Stephen Wheeler
  • VM Software we can all agree"!!"

    It appearse that XML will win out after the adventures of VISTA become a reality. Beside the point; do we really need another version Internet Explorer? And Fire Fox is making me feel I have enough choices in name brand and quality. It has done wonders as a back up browser and fends off the wolfs from punching my online lights-out.
    Pop 3
  • Microsoft invested in Apple, too.

    And Microsoft sold its stake in Apple, too.

    I wonder what dots we can connect to recent Apple behavior.

    Anton Philidor
  • Sold their Soul

    Back when M$ "helped out" Corel with that hefty donation...

    Corel even quit working on a Linux build.

    Any questions?
    hacked off
    • Corel is in business to make money

      Most Linux folks are interested in free software. Has it occurred to you that maybe, just maybe, there was no money in the Linux market for them at that time?

      I found an article that Corel was going back into the Linux market:

      But I can't see it listed in the Corel online store or on the web. Do you suppose that they determined that once again there was no money in the Linux market?

      Jeez half of you see flying saucers because you desparately want to see flying saucers. MS is not the root of all evil even though that is want many here like to think.

      Now that MS has sold the Corel stock what is stopping Corel from work on a Linux version? Space Aliens?

      Any Questions?
      • Seriously?

        Here's an excerpt from the article you point to: "has backed away from its Linux strategy to focus on graphics software, following a $135m bailout from Microsoft" Read this any way you want but it clearly indicates Corels "new-found" position on Linux and Linux development. Yeah, I'm positive that M$ had nothing to do with it...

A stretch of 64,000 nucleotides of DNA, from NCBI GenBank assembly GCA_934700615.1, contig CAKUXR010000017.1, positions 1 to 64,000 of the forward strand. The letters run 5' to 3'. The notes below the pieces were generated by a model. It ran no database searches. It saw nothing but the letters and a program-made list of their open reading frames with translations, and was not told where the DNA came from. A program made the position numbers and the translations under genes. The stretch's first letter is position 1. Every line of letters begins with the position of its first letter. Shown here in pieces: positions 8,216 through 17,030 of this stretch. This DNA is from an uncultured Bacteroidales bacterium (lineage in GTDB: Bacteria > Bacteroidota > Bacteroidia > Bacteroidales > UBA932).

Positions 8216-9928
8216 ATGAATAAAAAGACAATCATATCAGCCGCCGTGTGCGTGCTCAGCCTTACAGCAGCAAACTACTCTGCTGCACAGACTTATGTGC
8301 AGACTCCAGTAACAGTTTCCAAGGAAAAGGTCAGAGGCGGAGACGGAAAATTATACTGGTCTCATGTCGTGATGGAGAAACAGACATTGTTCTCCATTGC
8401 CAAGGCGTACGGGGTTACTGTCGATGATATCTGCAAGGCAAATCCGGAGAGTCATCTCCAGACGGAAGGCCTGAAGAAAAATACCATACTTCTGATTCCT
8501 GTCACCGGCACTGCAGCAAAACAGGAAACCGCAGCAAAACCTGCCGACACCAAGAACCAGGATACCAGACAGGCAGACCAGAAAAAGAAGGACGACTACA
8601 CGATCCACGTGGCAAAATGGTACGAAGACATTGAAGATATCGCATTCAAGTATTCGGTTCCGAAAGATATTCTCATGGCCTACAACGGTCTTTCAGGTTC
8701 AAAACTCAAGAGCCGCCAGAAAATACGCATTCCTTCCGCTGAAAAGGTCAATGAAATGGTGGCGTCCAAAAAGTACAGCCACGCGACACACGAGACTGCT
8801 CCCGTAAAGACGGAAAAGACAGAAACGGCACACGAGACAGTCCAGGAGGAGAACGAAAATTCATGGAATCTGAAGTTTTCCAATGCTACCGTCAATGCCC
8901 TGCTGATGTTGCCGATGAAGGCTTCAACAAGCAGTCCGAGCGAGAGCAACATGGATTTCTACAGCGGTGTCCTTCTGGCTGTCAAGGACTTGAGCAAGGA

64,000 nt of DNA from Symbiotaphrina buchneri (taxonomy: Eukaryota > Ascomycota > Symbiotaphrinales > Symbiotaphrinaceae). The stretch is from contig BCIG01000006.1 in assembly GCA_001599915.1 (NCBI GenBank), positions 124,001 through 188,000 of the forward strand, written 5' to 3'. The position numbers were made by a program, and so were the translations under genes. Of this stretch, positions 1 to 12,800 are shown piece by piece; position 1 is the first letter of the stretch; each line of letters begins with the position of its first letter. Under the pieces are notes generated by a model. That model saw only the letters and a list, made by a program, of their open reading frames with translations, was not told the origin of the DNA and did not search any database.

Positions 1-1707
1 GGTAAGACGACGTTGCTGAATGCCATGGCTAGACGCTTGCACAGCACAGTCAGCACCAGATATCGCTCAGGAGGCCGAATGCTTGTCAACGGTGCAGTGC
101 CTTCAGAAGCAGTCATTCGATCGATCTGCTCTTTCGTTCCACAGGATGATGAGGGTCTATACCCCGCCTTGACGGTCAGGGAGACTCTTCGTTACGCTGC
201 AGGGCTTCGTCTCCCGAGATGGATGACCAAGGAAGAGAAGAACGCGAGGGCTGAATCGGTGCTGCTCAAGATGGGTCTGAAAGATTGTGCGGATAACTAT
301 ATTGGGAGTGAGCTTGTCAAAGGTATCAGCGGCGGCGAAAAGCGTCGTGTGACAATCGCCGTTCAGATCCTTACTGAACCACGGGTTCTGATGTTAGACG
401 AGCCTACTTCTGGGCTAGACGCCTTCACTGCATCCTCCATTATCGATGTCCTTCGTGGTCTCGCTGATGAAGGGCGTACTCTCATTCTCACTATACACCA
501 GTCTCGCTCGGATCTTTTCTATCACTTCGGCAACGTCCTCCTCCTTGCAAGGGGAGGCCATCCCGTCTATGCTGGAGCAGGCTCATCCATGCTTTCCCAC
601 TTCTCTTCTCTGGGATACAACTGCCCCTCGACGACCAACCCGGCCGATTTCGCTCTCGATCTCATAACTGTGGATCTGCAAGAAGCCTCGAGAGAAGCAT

Are you in denial Mr balsover?
        hacked off
  • By your own admission MS has nothing to do with this

    and yet you stick the name in the title anyway... What sort of sensationalist journalism is that, the type we see on the cover of the National Inquirer? Your readers want to see space aliens so you produce them. What's next, Bill Gates is actually one of the three horsemen?
  • stop sensationalizing the titles of articles

    stop speculating.
    I thought Zdnet did quality journalism but now it looks like a couple of bloggers are ruining Zdnets repuatation.
    What is the editor of zdnet doing (sleeping I guess).
  • WP gets its 15 minutes of fame

    WP is using the MA news to hype its own product, to get some free advertising. So long as they keep it up, it's a viable marketing tactic. The news is getting out that supposedly Office 12 is going to be "dramaticly" different, and "bigger" than prior MS Office versions, and so people are apt to look at alternatives. They're getting in on the spotlight for a bit, saying, "Hey! Look at us!"

    It's interesting that they look at ODF and OpOf as a "lab" experiment. I can imagine them saying to MA's decision "Oh, that's cute." I kind of agree with Updegrove. Why be an active participant on the committee that formed ODF and then not use it when it's finalized?

    What I could glean from their answers it sounds like they'd rather be a market follower than a leader on this front.
    Mark Miller